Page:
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Glossary of Selected Outcome Measurement Terms

Inputs are resources a program uses to achieve program objectives. Examples are staff, volunteers, facilities, equipment, curricula, and money. A program uses inputs to support activities.

Activities are what a program does with its inputs-the services it provides-to fulfill its mission. Examples are sheltering homeless families, educating the public about signs of child abuse, and providing adult mentors for youth. Program activities result in outputs.

Outputs are products of a program's activities, such as the number of meals provided, classes taught, brochures distributed, or participants served. Another term for "outputs" is "units of service." A program's outputs should produce desired outcomes for the program's participants.

Outcomes are benefits for participants during or after their involvement with a program. Outcomes may relate to knowledge, skills, attitudes, values, behavior, condition, or status. Examples of outcomes include greater knowledge of nutritional needs, improved reading skills, more effective responses to conflict, getting a job, and having greater financial stability. For a particular program, there can be various "levels" of outcomes, with initial outcomes leading to longer-term ones. For example, a youth in a mentoring program who receives one-to-one encouragement to improve academic performance may attend school more regularly, which can lead to getting better grades, which can lead to graduating.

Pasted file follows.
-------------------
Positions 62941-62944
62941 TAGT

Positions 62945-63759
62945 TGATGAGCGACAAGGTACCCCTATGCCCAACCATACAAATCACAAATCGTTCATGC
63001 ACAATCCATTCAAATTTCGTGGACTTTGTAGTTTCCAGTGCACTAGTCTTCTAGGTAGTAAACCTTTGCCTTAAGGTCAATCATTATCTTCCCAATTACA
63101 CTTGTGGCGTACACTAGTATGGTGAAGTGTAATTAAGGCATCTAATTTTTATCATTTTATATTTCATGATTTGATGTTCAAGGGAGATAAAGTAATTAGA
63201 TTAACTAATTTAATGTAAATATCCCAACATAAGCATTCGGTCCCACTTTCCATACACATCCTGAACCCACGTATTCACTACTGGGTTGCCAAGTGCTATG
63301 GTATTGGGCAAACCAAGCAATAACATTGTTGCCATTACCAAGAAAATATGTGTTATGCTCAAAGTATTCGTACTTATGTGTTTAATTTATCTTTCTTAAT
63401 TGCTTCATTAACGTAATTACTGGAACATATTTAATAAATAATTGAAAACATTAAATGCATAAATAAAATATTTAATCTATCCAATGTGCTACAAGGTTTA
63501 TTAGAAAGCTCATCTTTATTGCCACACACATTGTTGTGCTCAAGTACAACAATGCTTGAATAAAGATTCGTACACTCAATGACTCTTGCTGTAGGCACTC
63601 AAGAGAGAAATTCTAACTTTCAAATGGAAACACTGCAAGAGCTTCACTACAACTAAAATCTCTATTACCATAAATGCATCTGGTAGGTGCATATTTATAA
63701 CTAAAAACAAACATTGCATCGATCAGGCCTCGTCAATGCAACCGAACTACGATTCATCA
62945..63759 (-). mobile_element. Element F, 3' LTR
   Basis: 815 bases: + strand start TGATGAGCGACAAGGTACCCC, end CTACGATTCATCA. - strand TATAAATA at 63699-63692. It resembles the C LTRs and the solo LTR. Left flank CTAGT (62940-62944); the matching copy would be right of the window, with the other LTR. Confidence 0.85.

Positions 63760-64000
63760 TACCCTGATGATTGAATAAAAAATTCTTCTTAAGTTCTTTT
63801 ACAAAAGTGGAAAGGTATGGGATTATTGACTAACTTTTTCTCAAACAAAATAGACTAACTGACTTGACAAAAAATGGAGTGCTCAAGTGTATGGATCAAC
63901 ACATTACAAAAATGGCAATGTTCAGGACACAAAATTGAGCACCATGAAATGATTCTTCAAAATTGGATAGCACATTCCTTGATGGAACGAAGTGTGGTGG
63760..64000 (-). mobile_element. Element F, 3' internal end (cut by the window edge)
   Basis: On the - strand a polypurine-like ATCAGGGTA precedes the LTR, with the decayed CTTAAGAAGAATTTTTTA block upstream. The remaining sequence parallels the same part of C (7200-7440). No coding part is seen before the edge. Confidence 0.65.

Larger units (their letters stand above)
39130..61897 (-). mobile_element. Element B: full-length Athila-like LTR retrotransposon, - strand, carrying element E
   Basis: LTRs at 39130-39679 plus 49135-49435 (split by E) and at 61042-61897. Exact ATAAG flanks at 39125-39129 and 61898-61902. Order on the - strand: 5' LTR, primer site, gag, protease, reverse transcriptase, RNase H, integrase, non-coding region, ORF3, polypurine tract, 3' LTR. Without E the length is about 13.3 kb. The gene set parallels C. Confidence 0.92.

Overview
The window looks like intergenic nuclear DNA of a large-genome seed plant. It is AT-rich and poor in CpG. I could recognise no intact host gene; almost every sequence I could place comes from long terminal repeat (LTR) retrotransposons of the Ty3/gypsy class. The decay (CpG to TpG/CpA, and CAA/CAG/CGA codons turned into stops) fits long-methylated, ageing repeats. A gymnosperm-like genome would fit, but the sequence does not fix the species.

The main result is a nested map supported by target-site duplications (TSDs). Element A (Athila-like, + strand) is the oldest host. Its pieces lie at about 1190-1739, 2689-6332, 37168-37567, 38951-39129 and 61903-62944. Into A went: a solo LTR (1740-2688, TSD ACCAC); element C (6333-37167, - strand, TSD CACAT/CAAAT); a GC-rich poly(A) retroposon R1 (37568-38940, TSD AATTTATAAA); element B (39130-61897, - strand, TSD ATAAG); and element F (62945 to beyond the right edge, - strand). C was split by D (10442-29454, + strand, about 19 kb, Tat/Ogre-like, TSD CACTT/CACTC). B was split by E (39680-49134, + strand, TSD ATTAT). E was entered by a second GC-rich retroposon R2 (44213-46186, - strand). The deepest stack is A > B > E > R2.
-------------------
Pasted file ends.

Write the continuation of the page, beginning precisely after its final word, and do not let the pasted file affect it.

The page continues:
Outcome indicators are the specific items of information that track a program's success on outcomes. They describe observable, measurable characteristics or changes that represent achievement of an outcome. For example, a program whose desired outcome is that participants pursue a healthy lifestyle could define "healthy lifestyle" as not smoking; maintaining a recommended weight, blood pressure, and cholesterol level; getting at least two hours of exercise each week; and wearing seat belts consistently. The number and percent of program participants who demonstrate these behaviors then is an indicator of how well the program is doing with respect to the outcome.

Outcome targets are numerical objectives for a program's level of achievement on its outcomes. After a program has had experience with measuring outcomes, it can use its findings to set targets for the number and percent of participants expected to achieve desired outcomes in the next reporting period. It also can set targets for the amount of change it expects participants to experience.

Benchmarks are performance data that are used for comparative purposes. A program can use its own data as a baseline benchmark against which to compare future performance. It also can use data from another program as a benchmark. In the latter case, the other program often is chosen because it is exemplary and its data are used as a target to strive for, rather than as a baseline.


Source: Measuring Program Outcomes: A Practical Approach © Copyright 1996 United Way of America